Shifu Chen Zhonghua often emphasizes how to learn Taijiquan. This web site has a great article called 6 Methods of Learning Tai Chi. (Read this if you have not already.) It expands and elaborates on Grandmaster Hong’s “Look, Listen, and Ask” practice method.
In motor control research, I found the neurological basis for this method of learning. There are neurological mechanisms called mirror neurons. The basic premise is when we see a person do something, mirror neurons fire off in our brain attempting to duplicate the pattern in our nervous system required to copy the movement. At first, it is an imperfect copy because it follows old neurological pathways. With repeated viewing of the action, our brains and nervous system do a really good job of creating new neurological pathways to accurately copy the movement.
A lifelong learning method
We see this in infants, children, and adults. Infant children often take an interest in their parents eating, they frequently watch very intently. Their attention is so keen that their mouths may involuntarily mimic the chewing action. Neurologists think that most physical actions and facial expressions are learned through the mirror neuron mechanism. This mechanism of learning is never lost during a lifetime.
Most of us have a layer of cultural baggage that makes this method of learning difficult. We have been taught that we need to “understand” things in the cognitive centers of our brains before we can do them. I have even heard Taijiquan called “the thinking man’s martial art”. It may be disconcerting to just watch and bypass the conscious thinking parts of our brain, but it is a better leaning strategy.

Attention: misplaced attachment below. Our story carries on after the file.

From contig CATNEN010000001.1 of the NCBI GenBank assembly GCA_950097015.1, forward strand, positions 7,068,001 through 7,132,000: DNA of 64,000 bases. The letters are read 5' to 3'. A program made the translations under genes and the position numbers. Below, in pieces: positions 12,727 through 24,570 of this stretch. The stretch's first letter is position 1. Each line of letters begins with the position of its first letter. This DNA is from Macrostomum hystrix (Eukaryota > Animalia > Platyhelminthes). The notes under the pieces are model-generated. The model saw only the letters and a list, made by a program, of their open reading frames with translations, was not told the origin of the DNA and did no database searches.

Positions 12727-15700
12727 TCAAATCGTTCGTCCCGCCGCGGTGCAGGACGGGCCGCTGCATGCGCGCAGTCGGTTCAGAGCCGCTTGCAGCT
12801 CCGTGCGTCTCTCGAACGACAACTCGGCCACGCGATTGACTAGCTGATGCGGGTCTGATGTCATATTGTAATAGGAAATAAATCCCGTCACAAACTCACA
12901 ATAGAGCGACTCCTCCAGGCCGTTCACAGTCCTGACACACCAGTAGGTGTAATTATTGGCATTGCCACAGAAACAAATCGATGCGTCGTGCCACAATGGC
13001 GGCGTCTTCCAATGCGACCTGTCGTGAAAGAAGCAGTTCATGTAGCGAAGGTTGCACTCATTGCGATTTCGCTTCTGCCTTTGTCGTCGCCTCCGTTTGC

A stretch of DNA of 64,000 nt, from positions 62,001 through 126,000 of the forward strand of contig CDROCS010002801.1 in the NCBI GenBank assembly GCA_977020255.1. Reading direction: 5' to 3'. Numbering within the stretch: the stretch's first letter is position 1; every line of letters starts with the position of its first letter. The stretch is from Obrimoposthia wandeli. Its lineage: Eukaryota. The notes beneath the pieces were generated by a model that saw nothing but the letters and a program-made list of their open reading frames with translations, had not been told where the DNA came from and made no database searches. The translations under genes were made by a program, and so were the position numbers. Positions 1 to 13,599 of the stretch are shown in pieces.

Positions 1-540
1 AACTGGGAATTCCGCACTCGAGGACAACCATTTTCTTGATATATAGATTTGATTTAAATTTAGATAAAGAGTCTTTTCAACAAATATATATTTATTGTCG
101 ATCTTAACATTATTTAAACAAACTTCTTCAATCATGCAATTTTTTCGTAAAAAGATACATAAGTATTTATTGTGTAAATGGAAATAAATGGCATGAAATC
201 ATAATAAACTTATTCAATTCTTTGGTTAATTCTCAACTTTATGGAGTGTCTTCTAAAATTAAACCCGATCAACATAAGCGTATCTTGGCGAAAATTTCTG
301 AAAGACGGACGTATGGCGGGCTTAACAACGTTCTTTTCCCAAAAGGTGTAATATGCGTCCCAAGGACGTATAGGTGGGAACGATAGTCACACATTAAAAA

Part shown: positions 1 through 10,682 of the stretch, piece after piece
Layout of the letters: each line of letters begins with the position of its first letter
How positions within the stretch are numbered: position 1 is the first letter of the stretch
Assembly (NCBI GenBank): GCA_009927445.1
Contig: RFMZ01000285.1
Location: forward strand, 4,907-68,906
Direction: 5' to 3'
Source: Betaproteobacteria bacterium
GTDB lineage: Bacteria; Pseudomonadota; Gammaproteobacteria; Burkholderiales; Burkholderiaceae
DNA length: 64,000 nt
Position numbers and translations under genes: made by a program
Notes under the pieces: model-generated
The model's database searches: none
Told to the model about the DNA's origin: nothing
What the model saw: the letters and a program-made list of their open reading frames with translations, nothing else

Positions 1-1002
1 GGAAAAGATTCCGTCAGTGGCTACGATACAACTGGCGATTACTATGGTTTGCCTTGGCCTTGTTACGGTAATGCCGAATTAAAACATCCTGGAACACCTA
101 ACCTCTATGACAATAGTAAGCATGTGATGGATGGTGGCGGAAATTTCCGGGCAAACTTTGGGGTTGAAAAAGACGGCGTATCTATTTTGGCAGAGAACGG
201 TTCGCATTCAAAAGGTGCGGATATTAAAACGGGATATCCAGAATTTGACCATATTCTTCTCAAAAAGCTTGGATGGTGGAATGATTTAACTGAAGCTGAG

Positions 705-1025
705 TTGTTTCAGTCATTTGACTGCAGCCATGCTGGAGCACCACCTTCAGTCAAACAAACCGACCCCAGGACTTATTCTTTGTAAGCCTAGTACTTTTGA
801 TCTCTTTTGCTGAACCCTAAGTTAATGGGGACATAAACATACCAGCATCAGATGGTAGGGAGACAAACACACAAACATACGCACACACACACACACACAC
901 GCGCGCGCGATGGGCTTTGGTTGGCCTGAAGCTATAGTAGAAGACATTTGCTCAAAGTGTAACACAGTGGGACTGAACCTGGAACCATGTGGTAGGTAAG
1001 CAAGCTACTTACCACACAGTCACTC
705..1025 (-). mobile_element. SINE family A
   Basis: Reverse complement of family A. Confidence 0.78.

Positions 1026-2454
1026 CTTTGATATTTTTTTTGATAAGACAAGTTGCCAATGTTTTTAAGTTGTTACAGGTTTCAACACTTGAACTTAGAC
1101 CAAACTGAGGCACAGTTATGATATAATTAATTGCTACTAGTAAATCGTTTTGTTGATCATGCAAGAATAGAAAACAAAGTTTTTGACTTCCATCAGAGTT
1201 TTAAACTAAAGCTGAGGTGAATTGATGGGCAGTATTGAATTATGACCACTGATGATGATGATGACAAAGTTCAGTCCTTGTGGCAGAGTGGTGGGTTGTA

Which method is “better” depends on your goals. If you want to know and understand taijiquan, the better strategy would be to stimulate the cognitive centers by thinking about and analyzing the movements of Taijiquan. However, if you want to be able to do taijiquan, an appealing promise of the Practical Method, then you need to do those things which stimulate the mirror neurons in the motor learning centers of the brain.
“Look” and video recordings
Researchers found that our brains do not differentiate between actions witnessed in person or through video recordings. When being taught in-person, this is an important learning method. However, this is a really valuable learning method to use with video recordings. Because of the ability to slow down and repeat what we are seeing, this is where we need most to apply the “Look” aspect of learning.
What about “Listen?”
When we watch a video with the sound on, we watch what is being said. Part of our brain is distracted by what is being said or music playing or whatever. When we watch with the sound off, we watch what is being done. Both can valuable. The cognitive centers in our brains learn from what is being said, but the motor control centers in our brains learn best by watching what is being done and without verbal stimulation. You can watch a video to listen and get the gist of what is being said. Until we have established the needed neurological pathways, we are not ready to “listen” and think about what is being said. Especially avoid focusing on and analyzing the verbal explanations or repeatedly listening.
Restrain the temptation of physically follow along